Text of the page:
30 homes planned for Patterson Ave neighborhood

Gumenick Properties recently received zoning approval to build 30 homes on a 6-acre parcel in Henrico County on Patterson Avenue and Maybuery Drive.

The Gumenick family has owned the property since 1955.

Ollin Toler
, the company’s vice president of homebuilding, said that they plan to start pre-sales in the fourth quarter. Once they have sold 10 to 12 houses, which will be priced around $300,000, Toler said they will start building.

“Our goal is to have every unit sold before we build it,” said Toler.

Gumenick is also selling 14 new homes in the West End at Grayson Hill and Monument Square. Toler said business is picking up as of late.

“We’ve just had our best quarter for sales since 2006,” said Toler.

The new homes will be between 1,300 and 1,900 square feet and be equipped with “green” features such as tankless water heaters and energy efficient windows.

“These are smaller homes, very green homes,” said Ed Crews, spokesman for Gumenick, “We looked at the marketplace, and there is a certain kind of home consumers want and are willing to spend money for with the current recession.”

The zoning was changed from allowing 18 homes. Concerned neighbors gathered at a public meeting this month to demand changes.

Gumenick agreed to construct a wooden fence between a nearby elementary school and the development, move the construction entrance to Patterson Avenue and build the two homes closest to the school farther away.

The Times-Dispatch reported Gumenick attorney James Theobald saying at the meeting that reducing four homes as requested by the neighbors would cut profit from the project by $500,000.

“I think we have done all we can do, to be honest,” he said while answering questions about reducing the number of homes.

Al Harris covers the home building industry for BizSense. Please send news tips to [email protected]

Gumenick Properties recently received zoning approval to build 30 homes on a 6-acre parcel in Henrico County on Patterson Avenue and Maybuery Drive.

The Gumenick family has owned the property since 1955.

Ollin Toler
, the company’s vice president of homebuilding, said that they plan to start pre-sales in the fourth quarter. Once they have sold 10 to 12 houses, which will be priced around $300,000, Toler said they will start building.

“Our goal is to have every unit sold before we build it,” said Toler.

Gumenick is also selling 14 new homes in the West End at Grayson Hill and Monument Square. Toler said business is picking up as of late.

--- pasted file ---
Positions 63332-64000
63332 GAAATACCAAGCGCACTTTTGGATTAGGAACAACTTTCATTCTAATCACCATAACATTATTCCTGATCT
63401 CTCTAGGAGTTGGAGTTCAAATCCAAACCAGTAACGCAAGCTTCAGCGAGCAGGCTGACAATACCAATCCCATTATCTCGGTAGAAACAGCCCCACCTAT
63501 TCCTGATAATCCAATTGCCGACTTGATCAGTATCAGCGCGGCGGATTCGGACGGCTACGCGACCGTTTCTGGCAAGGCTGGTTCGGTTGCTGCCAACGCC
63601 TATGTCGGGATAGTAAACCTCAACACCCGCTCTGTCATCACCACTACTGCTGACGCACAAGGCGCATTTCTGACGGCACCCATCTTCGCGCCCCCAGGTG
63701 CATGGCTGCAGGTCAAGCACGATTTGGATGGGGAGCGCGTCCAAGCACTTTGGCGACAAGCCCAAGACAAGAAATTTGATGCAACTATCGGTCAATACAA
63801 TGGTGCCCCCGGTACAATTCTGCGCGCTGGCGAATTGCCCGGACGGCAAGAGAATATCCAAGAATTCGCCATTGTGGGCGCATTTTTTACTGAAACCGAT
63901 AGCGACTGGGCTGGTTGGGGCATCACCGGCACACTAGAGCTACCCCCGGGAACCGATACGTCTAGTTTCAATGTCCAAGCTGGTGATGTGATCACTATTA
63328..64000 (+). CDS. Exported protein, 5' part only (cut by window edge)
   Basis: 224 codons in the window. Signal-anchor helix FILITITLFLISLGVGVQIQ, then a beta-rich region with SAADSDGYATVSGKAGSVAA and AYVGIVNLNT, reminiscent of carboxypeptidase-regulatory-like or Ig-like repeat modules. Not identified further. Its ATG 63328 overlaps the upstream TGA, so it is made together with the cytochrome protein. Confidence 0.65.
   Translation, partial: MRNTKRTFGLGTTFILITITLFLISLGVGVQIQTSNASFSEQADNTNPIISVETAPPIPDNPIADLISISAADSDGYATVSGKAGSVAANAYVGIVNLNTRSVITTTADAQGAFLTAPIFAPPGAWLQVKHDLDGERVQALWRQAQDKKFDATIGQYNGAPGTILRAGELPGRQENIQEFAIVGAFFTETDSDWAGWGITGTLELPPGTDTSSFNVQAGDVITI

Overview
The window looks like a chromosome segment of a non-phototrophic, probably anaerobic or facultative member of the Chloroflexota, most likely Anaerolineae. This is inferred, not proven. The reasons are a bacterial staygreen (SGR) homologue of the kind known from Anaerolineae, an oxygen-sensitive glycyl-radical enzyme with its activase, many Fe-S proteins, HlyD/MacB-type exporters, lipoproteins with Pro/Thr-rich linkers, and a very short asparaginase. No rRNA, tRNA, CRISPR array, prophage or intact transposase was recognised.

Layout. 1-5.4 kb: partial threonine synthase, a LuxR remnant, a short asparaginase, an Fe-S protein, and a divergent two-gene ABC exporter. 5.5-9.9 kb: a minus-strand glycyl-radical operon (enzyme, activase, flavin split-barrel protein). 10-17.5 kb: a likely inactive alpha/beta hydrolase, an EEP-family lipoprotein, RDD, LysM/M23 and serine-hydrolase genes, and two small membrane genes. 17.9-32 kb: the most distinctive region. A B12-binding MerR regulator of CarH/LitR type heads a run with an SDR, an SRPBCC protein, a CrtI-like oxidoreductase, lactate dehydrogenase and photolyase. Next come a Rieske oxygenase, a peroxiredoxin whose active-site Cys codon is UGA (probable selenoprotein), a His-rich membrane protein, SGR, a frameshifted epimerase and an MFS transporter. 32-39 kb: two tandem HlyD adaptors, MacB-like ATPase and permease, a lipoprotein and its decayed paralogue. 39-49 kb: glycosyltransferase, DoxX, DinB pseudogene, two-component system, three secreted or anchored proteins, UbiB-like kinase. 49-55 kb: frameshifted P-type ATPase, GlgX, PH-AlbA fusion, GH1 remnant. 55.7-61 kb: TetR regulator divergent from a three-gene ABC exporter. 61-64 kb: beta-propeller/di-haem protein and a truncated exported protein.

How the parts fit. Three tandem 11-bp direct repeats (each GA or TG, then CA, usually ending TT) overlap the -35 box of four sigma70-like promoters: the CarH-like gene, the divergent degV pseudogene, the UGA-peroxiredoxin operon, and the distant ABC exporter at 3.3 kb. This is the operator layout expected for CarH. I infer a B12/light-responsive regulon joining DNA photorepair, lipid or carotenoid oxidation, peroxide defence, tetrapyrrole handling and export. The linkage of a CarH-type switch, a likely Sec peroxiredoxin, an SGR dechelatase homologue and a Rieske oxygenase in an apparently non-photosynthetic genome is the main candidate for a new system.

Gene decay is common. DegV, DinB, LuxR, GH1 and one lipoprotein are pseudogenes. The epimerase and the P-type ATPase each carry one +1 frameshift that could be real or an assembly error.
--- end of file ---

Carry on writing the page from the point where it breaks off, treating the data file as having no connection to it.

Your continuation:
“We’ve just had our best quarter for sales since 2006,” said Toler.

The new homes will be between 1,300 and 1,900 square feet and be equipped with “green” features such as tankless water heaters and energy efficient windows.

“These are smaller homes, very green homes,” said Ed Crews, spokesman for Gumenick, “We looked at the marketplace, and there is a certain kind of home consumers want and are willing to spend money for with the current recession.”

The zoning was changed from allowing 18 homes. Concerned neighbors gathered at a public meeting this month to demand changes.

Gumenick agreed to construct a wooden fence between a nearby elementary school and the development, move the construction entrance to Patterson Avenue and build the two homes closest to the school farther away.

The Times-Dispatch reported Gumenick attorney James Theobald saying at the meeting that reducing four homes as requested by the neighbors would cut profit from the project by $500,000.

“I think we have done all we can do, to be honest,” he said while answering questions about reducing the number of homes.

Al Harris covers the home building industry for BizSense. Please send news tips to [email protected]

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Patrick Casey
Patrick Casey
12 years ago

The neighbors asked for was the removal of 4 houses. This was so the school that they are building on top of would have a little room. By Mr Theobald’s numbers they are making 125,000 per house. So if they built 26 they have a profit of 3,250,000. How much profit is enough? They were not planning on building the fence supposedly, but they came through in the eleventh hour and kindly conceded. I get the feeling that when the prospective buyers got a good look at the back of the Maybeury cafeteria and dumpster, they would have built a… Read more »

Joni Albrecht
Joni Albrecht
12 years ago

As a point of correction, the neighbors in this case never gathered to “demand” changes. The neighbors gathered to raise concerns about the impact of rezoning this land from R2A, zoning which had stood on Henrico County books for around 50 years, to R5AC, zoning which would nearly double the number of homes and place them within 10 feet of our open-air elementary school. We only asked for reasonable accomodations to mitigate the impact of construction, traffic and the impending homes on our school and community.

Laura Willard
Laura Willard
12 years ago

The community of neighbors has very valid concerns here. I agree with Joni, above. When a variance deviates this far from the county plan at the expense of an elementary school, further explanation seems due. Could you please dig further in your coverage on this one?

Kathy Klassett
Kathy Klassett
12 years ago

To be precise, we never asked that the 4 houses be REMOVED from the plan, just moved farther away from the school property line and from the classrooms that open directly onto that area. We did not ask them to give up any profit at all.